History of Generic Medication
It used to be that the only kind of medication you could get were those with a brand name. But that all began to change in the 1960s, when the government effort to prove the safety and effectiveness of pharmaceuticals and helped to launch the generic pharmaceutical industry. Then in 1984, with the passage of the Drug Price Competition and Patent Term Restoration Act, also known as the Hatch-Waxman, the generic medication industry really took off. This significant piece of legislature allowed the Food and Drug Administration could approve affordable pharmaceutical medications.
Over the past few decades, the generic medication industry has steadily grown, much in part to the rapidly increasing rate of brand name drugs. In a span of 20 years, the industry has gone from $1 billion in annual revenue to more than $63 billion in revenue. In fact, nearly 60 percent of all medications sold in the United States are generic brands.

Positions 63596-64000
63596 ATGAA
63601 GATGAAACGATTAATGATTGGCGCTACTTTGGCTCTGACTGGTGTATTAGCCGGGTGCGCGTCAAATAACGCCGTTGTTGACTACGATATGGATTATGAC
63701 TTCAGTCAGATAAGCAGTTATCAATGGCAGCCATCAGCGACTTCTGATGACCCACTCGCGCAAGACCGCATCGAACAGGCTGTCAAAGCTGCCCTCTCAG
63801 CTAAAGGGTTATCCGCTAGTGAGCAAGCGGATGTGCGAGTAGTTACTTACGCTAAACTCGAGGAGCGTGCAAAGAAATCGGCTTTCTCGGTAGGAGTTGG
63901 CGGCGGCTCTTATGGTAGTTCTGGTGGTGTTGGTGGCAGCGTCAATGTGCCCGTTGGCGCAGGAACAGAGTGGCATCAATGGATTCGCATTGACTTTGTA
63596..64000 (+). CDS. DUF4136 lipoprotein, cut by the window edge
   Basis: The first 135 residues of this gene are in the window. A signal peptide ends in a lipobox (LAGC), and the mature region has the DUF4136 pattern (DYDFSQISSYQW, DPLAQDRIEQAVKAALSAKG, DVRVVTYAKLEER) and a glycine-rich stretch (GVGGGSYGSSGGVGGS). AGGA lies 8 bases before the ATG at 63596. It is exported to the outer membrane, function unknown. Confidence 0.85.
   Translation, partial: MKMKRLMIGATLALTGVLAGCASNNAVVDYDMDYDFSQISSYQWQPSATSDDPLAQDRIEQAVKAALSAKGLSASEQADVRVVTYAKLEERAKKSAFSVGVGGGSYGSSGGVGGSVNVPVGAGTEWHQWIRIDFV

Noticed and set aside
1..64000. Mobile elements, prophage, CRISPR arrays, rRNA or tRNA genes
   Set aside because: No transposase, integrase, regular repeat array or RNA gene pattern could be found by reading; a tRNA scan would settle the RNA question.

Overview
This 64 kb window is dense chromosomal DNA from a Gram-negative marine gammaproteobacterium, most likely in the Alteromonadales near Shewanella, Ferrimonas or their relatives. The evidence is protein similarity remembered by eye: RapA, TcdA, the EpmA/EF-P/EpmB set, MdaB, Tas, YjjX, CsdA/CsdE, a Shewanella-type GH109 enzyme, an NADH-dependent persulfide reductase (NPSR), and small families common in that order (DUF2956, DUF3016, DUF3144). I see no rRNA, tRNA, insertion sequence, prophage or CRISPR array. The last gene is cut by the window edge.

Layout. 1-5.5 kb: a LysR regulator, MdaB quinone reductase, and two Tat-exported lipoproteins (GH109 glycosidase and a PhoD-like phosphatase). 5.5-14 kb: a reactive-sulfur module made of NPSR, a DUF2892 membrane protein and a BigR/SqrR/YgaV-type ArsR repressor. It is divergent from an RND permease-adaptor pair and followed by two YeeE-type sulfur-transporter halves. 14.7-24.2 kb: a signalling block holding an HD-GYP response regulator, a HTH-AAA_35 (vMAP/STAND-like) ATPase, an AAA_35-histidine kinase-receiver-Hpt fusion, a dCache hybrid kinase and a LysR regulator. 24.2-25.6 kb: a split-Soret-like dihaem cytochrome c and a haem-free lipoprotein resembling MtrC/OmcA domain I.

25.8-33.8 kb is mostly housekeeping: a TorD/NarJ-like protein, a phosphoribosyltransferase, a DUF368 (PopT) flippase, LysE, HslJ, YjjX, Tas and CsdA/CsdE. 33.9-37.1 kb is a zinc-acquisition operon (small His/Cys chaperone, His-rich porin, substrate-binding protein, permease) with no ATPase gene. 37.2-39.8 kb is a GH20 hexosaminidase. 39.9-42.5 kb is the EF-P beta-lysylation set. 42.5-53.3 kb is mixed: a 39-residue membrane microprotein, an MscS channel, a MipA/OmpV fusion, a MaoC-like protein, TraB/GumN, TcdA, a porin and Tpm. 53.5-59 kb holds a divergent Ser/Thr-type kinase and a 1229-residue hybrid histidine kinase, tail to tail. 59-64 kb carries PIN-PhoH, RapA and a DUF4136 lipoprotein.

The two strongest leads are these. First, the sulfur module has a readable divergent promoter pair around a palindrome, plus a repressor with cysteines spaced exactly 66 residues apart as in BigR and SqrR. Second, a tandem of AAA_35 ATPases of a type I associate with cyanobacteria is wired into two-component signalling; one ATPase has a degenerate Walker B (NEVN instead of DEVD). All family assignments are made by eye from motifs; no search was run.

Since generic meds must offer the same efficacy and safety as their brand name counterparts, talk to your doctor about switching, especially if you are concerned about the rising costs of your medicines.